Blowup (1966) is Michelangelo Antonioni’s first English language feature and is arguably his most famous film. Inspired by Julio Cortazar’s 1959 short story, Las Babas del Diablo and set firmly in the Swinging Sixties, it centres around the day in the life of a fashion photographer, who, as he takes photographs in a otherwise peaceful park, accidentally captures what he believes is a murder, which he slowly pieces together as he makes ever increasing enlargements of the stills.
However there is far more to Blowup than this. Blowup is primarily about perception and illusion, partly a murder mystery and partly a look at the hedonism of London at a time when the culture was exploding.
In 1966, music, fashion, film and photography were all part of a broiling art scene, and London was its beating heart. The figureheads of this time indulged in every sensory experience and were themselves indulged. One of these figures was the fashion photographer David Bailey. Bailey, along with photographers Terence Donovan and Brian Duffy, had risen to achieve celebrity status, and Bailey in particular had quite a reputation proceeding him for being difficult and arrogant. The similarities between Bailey and the protagonist in Blowup were no accident, however, as Bailey himself was once approached for the part.
These two Italian producers came up to see me at the Vogue studios and said, “Would you like to make a film?”…I thought they wanted me to direct so I said, “Sure.” You know, I was arrogant: If they’d asked me to remake Citizen Kane, I’d have said, “Why not?” Anyway, during the conversation—with their bad English and my no Italian—they started talking about the way I dress. I thought, “Just a minute, what’s the way I dress got to do with making a movie?” But they were asking me if I’d be in the movie. Of course I said, “No.”
The photographer in Blowup, Thomas, played with an aloof detachment by David Hemmings, is a reflection of his times then. He goes about his day in a state of constant impulsivity, seemingly without direction or regard for his actions or their consequence. He is young, handsome, successful and rich, but despite his opulent lifestyle, he struggles to find a value in his existence. For instance, the prize of a piece of Jeff Beck’s broken guitar that he manages to grab from a frenzied crowd is discarded casually outside the venue when, out of context, it ceases to have any meaning.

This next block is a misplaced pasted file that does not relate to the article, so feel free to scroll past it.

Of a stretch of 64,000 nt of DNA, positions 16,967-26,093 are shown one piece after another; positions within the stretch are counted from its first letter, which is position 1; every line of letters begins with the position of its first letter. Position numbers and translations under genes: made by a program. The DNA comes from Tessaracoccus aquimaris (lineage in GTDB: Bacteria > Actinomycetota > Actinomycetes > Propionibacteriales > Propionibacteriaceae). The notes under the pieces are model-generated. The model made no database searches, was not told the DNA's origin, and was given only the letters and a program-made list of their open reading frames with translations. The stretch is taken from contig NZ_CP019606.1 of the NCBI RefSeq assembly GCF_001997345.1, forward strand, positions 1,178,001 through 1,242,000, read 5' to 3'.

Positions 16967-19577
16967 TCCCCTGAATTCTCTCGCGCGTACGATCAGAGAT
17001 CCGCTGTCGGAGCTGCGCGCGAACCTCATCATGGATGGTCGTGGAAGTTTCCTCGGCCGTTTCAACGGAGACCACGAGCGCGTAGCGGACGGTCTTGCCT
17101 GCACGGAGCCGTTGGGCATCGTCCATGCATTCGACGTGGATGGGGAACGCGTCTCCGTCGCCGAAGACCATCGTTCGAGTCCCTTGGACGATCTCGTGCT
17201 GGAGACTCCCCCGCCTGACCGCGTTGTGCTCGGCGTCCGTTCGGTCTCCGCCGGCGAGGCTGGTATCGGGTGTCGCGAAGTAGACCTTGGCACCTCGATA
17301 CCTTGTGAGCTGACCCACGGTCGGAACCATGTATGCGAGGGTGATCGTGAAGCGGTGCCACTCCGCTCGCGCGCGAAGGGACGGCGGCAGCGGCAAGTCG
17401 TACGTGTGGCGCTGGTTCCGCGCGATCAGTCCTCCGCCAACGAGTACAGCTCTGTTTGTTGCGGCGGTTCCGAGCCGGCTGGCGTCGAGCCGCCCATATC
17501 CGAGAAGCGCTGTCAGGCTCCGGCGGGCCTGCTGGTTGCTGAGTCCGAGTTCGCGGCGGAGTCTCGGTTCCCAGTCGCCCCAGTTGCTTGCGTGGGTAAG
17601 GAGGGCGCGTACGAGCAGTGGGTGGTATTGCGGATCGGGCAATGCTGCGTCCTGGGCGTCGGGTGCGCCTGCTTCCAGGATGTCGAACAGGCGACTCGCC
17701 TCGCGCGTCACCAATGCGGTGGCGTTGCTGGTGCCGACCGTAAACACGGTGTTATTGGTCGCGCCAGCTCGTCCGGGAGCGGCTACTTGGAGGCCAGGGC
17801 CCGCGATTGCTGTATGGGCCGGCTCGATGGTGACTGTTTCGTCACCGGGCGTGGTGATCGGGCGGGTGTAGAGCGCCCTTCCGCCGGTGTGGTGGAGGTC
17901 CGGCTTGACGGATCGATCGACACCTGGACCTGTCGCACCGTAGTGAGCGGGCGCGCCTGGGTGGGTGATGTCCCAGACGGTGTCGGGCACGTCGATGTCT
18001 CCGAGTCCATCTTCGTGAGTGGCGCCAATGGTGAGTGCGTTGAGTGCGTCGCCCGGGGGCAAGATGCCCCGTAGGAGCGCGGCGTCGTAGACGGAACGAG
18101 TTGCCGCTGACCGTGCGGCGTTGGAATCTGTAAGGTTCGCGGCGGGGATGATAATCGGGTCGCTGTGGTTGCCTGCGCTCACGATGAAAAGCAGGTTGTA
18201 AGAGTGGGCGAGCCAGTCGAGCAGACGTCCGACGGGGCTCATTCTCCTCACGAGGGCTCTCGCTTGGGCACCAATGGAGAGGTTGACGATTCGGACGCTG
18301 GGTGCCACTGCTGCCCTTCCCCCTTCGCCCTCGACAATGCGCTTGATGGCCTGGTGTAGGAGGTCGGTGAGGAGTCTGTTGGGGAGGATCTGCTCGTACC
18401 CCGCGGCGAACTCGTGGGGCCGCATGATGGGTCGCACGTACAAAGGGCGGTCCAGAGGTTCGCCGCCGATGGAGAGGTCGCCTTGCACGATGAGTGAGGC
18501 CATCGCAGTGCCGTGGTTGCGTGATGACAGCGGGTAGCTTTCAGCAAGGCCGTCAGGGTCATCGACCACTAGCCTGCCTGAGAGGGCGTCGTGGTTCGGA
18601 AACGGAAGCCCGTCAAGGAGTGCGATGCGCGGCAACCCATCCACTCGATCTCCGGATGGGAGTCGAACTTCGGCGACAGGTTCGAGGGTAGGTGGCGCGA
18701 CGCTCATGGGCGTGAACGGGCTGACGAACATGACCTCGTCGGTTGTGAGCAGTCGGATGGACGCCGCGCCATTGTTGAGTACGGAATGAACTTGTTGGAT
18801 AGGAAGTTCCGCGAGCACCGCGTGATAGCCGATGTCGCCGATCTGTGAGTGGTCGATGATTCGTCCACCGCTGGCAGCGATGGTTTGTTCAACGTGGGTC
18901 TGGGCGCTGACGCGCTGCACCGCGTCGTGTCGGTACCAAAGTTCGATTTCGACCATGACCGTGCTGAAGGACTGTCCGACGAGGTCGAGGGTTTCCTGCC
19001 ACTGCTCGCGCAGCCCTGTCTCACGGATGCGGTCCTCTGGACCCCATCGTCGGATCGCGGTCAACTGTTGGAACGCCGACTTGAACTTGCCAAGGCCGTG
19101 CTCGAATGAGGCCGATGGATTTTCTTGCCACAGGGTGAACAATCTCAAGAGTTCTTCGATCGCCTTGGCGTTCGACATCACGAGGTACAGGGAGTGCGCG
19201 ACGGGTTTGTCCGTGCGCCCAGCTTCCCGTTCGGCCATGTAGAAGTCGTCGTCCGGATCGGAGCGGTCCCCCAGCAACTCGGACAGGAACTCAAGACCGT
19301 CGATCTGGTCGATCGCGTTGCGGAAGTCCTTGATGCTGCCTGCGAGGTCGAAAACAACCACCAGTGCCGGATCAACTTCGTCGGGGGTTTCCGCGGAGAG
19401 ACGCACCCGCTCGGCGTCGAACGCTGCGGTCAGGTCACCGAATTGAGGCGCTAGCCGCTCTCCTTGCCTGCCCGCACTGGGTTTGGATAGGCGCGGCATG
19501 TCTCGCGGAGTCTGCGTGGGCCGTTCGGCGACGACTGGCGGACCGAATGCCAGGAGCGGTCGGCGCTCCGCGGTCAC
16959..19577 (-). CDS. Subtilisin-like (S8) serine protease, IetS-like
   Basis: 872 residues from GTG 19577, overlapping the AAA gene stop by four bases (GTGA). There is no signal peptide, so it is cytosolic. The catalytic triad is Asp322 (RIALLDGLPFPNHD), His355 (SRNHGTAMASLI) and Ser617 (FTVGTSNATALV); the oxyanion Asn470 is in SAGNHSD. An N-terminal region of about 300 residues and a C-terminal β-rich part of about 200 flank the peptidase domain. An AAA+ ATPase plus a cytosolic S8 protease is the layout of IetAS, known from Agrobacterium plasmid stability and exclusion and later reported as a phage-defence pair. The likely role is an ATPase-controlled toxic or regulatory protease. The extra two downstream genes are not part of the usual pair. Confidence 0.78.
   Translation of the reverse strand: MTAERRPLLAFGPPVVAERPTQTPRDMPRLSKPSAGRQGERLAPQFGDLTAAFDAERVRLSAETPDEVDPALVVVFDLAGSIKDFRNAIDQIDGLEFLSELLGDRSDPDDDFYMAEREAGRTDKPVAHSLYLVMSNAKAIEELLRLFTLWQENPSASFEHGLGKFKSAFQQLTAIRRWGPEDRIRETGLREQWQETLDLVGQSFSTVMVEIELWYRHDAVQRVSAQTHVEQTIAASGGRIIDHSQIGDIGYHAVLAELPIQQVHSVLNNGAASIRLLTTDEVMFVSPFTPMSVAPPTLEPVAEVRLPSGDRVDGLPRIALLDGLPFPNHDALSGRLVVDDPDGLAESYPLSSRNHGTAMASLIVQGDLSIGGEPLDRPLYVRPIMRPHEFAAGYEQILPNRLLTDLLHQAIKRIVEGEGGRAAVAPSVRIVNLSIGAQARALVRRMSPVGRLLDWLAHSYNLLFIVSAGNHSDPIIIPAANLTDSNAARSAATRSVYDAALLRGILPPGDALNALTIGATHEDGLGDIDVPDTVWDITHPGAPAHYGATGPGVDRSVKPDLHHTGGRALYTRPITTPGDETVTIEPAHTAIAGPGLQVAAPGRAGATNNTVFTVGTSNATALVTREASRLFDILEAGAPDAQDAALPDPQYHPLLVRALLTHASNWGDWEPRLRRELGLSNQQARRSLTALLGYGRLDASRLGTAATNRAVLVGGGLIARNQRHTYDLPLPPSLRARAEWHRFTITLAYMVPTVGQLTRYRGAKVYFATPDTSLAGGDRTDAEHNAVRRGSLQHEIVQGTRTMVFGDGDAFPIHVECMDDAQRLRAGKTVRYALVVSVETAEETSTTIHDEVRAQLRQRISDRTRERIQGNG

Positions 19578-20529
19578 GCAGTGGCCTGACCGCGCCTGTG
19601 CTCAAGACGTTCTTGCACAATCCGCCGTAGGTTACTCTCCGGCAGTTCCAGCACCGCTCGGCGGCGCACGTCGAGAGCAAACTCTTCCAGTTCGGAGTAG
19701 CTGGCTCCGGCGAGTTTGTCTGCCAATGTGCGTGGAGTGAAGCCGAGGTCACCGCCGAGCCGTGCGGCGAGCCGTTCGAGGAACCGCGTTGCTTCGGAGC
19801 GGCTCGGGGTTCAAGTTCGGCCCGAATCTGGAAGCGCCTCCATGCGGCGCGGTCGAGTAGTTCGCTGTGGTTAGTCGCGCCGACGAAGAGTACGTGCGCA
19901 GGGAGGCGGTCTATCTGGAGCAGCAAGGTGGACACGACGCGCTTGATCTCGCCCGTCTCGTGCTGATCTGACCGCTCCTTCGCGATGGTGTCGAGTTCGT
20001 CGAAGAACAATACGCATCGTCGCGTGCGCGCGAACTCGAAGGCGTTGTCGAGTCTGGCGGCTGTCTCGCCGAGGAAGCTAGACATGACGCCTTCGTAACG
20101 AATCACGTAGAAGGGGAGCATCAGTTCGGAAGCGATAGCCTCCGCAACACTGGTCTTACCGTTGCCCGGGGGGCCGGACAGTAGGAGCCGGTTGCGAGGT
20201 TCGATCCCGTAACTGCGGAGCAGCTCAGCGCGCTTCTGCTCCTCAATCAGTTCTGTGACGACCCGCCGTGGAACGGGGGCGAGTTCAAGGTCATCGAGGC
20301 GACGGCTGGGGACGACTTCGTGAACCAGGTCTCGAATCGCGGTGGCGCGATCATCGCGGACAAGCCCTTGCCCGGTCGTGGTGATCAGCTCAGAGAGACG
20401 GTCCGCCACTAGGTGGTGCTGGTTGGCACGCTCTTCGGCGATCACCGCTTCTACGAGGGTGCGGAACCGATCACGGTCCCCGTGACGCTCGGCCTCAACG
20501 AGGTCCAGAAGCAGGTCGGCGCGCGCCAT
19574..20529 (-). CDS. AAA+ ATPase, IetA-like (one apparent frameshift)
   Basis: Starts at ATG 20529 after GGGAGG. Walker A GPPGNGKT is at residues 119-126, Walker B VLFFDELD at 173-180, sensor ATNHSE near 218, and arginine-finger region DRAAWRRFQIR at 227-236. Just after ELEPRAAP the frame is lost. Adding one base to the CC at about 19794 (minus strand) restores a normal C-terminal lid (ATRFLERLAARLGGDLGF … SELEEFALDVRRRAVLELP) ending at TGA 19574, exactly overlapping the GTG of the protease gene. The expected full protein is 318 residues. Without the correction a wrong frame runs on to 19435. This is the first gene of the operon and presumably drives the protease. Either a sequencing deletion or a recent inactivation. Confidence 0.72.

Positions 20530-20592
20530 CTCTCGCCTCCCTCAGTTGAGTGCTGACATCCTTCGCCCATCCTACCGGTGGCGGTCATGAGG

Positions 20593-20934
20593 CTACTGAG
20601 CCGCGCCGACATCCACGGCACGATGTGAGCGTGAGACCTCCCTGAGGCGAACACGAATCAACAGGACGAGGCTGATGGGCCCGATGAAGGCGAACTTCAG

Blowup strove to not only highlight the culture of Swinging London by making Thomas into Bailey in all but name, but also included incidental music from Herbie Hancock and in one scene a live performance from The Yardbirds, as well as featuring cameos from some of London’s leading actors and models. However, Blowup‘s spotlight looked upon Swinging London with a cooly objective eye. This was not so much a celebration of the scene, as many people would think, but a critical examination, and asks what the point of it all is. No-one seems to know where they are or what they are supposed to be doing, and it is with this realisation that we really start to see the over-riding theme of Blowup.
Blowup wasn’t simply a murder mystery or a slightly cynical look at London’s Swinging scene. It’s central theme is of perception of reality, and it uses the setting and the narrative to underscore this. We open on a group of mimes, who set up the sense of unreality by shouting and screaming at the top of their voices. When we are then introduced to Thomas he is exiting a doss house, and, at first glance, he appears to be like all the other homeless men he walks out with. Only he makes his way to a convertible Rolls Royce, and we realise that he is not all he appears to be. With this illustrated so emphatically stated from the outset, the theme of the illusion of perception is planted into our minds early on and continues throughout. Is there really a murder? Does Thomas really see a body in the blow ups of the stills, or is he imagining it, like his artist friend who only makes sense of his own paintings when he finds something to hold on to? Silence is like another character in the film and your visual sense is put on high alert as you strain to hear. This is used to great effect throughout the film, and at the very end of the film this is reinforced further still when the mimes return and play a mimed game of tennis. When Thomas engages with them and returns their imaginary ball, he begins to hear the sound of it against their rackets. Thomas realises perhaps that this is all an illusion and then, finally, he too disappears.
The photographer in Blowup, who is not a philosopher, wants to see things closer up. But it so happens that, by enlarging too far, the object itself decomposes and disappears.
Blowup‘s influence has found its way into much of our culture. De Palma’s Blow Out uses similar themes, as does Copolla’s The Conversation. Austin Powers is based as much on Thomas as he is on James Bond. The scene where Thomas photographs the real life model Verushka is often referenced, parodied or outright plagiarised.
Blowup‘s brilliance is that it continues to be recognised as the groundbreaking film it is, without becoming a mere curiosity or a fad film of the period. Indeed, with hindsight, the film is possibly better understood now than it ever was, and without it I would never have learnt to roll a coin between my fingers.